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cold nostalgia

There is a note, stuck to the front entrance of our building. The hot water will be turned off for ten days. This is something that happens every summer, although it snowed a week ago and children wander the playgrounds in ski hats these days. At night it can be 40 degrees fahrenheit.  The hot water is always turned off like this, at some point during June or July. It is a long-standing Soviet tradition, and people begrudgingly accept it here. But the baby, V does not. She wants to stand in a hot bath before she goes to sleep, to splash and pour water all around her, and N. She wants to stand and wiggle her tiny hands under the spout, as she grows pink and clean, as she howls and shouts for us to see what new trick she has improvised. There is no explanation for her, why the hot water is off today, and will be tomorrow. She is angry, furious even.

I used to buy the story that this offered a chance for the water department to fix pipes, to take care of routine maintenance. Hot water c…

free bread (and hotdogs from New York)

On our last night in Tbilisi we walked up an old street to where N used to live. I took a picture of her under the streetlights, one hand gripping her elbow as she stared back at me. We continued, her cousin leading us through the city. A bread shop was open as all of them are, long into the evening. The smell pumping out of the basement was intense, yeast and and vapor, char and salt. I stooped down, peering into the long narrow room. N's cousin knew what I wanted and went inside, speaking with the man who worked there, his hands moving in slow circles for a moment and then he waved me in. 

Nesting my camera bag in the corner, I took some light readings and checked to see how many frames were left in my Leica. I kept the 35mm lens on, hovering close to the long table and the individual mounds of dough. He acknowledged me, just a tiny head nod as he tossed a little flour across the open space, smacking the dough onto a half-sphere shaped board, stretching the dough out then bringing it to the round oven, slapping the wet disc to the inside walls. 

I followed him, working both angles of the board until the whole batch had gone in. Shooting from pure instinct, I let my mind go empty, forgetting where I was, who I was, that we needed to pack our bags still, that E was fast asleep in Moscow hopefully next to one of the cats. 

Finished, he stood hands on hips for a moment. I bowed and said thanks in both Russian and Georgian, digging in my pockets for some change to buy a loaf. He shook his head no, shoving one into my hands, waving me out. Walking up the stairs to the cool air of the street I tore off a corner, shoving it into my mouth. N and her cousin were laughing at me, that I was still hungry after another giant family meal.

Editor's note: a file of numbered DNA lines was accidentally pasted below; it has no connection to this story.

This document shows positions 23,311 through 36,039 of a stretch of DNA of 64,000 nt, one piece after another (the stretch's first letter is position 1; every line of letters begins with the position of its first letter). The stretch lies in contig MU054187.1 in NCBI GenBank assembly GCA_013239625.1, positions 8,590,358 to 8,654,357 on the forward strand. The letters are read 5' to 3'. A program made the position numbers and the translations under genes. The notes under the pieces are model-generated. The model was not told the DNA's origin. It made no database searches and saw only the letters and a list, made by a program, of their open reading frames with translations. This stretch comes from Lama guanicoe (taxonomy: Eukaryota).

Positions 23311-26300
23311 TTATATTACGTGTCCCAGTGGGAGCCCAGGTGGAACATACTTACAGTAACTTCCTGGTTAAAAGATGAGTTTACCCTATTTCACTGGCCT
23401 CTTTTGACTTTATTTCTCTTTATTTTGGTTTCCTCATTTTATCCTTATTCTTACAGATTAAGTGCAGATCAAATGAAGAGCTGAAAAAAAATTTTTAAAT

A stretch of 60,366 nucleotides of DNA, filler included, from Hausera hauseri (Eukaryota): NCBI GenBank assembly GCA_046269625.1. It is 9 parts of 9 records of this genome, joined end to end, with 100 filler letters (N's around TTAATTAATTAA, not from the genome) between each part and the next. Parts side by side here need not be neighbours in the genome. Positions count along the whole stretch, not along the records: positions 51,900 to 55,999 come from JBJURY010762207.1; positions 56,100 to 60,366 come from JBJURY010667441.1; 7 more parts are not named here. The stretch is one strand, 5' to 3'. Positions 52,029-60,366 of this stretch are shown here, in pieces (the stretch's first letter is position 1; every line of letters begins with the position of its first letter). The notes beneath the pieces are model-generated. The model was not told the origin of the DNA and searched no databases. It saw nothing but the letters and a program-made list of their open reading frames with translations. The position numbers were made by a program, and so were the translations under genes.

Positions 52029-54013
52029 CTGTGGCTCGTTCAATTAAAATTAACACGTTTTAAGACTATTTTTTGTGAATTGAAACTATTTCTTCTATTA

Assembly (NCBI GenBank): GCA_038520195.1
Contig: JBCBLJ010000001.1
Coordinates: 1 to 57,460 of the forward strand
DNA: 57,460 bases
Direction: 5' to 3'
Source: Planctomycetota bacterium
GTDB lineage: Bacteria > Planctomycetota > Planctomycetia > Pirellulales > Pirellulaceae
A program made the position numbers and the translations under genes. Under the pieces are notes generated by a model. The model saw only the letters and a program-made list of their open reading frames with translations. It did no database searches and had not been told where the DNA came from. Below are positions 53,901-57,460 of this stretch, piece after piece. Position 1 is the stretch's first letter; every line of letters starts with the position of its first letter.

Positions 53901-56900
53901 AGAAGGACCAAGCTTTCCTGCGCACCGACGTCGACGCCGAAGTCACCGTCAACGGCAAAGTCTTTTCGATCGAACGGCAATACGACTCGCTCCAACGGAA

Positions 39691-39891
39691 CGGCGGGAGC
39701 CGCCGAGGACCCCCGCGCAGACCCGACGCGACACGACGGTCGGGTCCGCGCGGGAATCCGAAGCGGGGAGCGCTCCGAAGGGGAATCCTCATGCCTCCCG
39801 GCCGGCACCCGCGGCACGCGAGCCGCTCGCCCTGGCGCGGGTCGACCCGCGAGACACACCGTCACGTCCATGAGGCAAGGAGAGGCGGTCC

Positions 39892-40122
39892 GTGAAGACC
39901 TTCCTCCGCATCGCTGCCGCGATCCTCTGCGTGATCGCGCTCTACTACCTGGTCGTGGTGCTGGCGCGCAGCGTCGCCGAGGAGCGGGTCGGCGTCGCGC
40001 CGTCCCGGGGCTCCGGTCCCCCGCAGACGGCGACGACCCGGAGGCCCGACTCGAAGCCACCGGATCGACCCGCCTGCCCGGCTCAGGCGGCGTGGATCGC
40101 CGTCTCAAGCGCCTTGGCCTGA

I thought of the man working alone, methodical, elegant, precise. 


On my birthday I took E to a museum. We climbed all of the stairs and worked our way down, lingering in certain rooms and skipping others entirely. We sat in front of a set of elephants, and said nothing for a little while.

We pass another that depicts a mother and child.
E reads the tiny description card to herself, then turns to me.
"This one is about Madonna." She explains.
I think to correct her, but let it go.

A few days later we sit at a table in a restaurant, at a belated wedding party for some friends. There are vodka toasts, and flowers that fill vases on the floor. N's hair is done up in an elaborate braid. E slumps next to me, nibbling on her food then shoving it around her plate.
"Can I have my pen and paper now?" She asks me.
"Of course." I tell her, pulling them from my bag. "Just eat some of mine, when they bring the next course ok?"
She nods slowly, chin shaking.
A pen is opened, hovering over the paper.
"What should I draw?" She asks, under her breath.
"Whatever you like." I tell her. "Whatever you like the most."
She stares out the window at the little pond, maybe one of the swans drifting around in the late afternoon light. Her hand jumps, and she is drawing herself, then me carrying a hotdog, then N. She draws a young woman.
"So this is you now." I say, pointing at the girl next to me in the drawing, then moving to the young woman. "And this is you when you are older?"
"Nah." She says. "That is just a girl."
I have missed a toast by one of the bride's friends, something about how they make a perfect couple.
I raise my glass, from our end of the table.
When I look at E, I see she has started to cry.
A few tears splash onto the paper.
"I thought it was about living in New York when you are older." I tell her.
She shakes her head no.
"It is about how I want to live in New York now." She answers.



Comments

liv said…
Your writing, it takes me right there! Lovely little scenario.

Please tell E that her drawing skills are superb. She captured NYC precisely - I can almost smell the hotdog!
Uncle Al said…
Beautiful and sensitive as always

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